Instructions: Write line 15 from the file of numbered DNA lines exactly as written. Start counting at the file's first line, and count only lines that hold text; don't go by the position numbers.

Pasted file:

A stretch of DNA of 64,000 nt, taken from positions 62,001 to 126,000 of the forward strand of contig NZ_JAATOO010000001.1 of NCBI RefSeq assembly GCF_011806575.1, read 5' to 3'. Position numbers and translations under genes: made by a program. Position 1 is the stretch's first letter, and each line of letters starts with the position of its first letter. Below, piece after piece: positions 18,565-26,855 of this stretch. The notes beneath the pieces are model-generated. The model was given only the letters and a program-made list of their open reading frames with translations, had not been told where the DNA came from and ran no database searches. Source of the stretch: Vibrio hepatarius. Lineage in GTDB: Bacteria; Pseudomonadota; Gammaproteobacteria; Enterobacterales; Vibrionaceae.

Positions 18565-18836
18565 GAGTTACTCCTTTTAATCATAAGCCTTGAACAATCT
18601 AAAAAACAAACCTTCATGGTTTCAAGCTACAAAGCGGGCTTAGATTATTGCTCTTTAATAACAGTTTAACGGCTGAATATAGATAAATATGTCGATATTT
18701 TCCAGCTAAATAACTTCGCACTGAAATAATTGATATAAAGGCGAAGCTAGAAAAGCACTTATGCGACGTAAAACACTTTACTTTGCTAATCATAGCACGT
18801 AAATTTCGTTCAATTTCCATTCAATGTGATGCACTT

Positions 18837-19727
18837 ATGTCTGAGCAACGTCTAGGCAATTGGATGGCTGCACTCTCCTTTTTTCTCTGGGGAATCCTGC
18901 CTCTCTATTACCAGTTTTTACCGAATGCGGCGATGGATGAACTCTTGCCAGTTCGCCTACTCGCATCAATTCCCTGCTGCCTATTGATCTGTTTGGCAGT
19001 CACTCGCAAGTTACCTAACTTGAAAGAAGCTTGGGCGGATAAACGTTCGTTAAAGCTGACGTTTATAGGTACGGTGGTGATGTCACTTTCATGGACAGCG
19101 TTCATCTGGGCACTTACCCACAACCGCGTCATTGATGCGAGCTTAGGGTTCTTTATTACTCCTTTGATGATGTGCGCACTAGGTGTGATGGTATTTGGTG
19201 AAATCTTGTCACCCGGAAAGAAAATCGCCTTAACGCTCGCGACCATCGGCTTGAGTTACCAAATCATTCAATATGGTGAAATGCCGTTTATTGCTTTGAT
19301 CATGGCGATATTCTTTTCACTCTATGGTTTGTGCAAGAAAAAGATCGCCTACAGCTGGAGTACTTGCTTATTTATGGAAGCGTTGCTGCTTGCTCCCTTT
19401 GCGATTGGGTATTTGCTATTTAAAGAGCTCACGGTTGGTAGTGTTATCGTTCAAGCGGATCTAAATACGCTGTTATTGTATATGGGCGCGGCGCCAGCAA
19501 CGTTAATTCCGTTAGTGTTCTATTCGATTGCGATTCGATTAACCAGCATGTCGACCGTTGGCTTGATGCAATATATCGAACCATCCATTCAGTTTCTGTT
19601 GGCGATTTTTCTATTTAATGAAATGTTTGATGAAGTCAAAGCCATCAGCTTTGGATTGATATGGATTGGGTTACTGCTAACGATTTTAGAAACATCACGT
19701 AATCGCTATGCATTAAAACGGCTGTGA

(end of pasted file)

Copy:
19501 CGTTAATTCCGTTAGTGTTCTATTCGATTGCGATTCGATTAACCAGCATGTCGACCGTTGGCTTGATGCAATATATCGAACCATCCATTCAGTTTCTGTT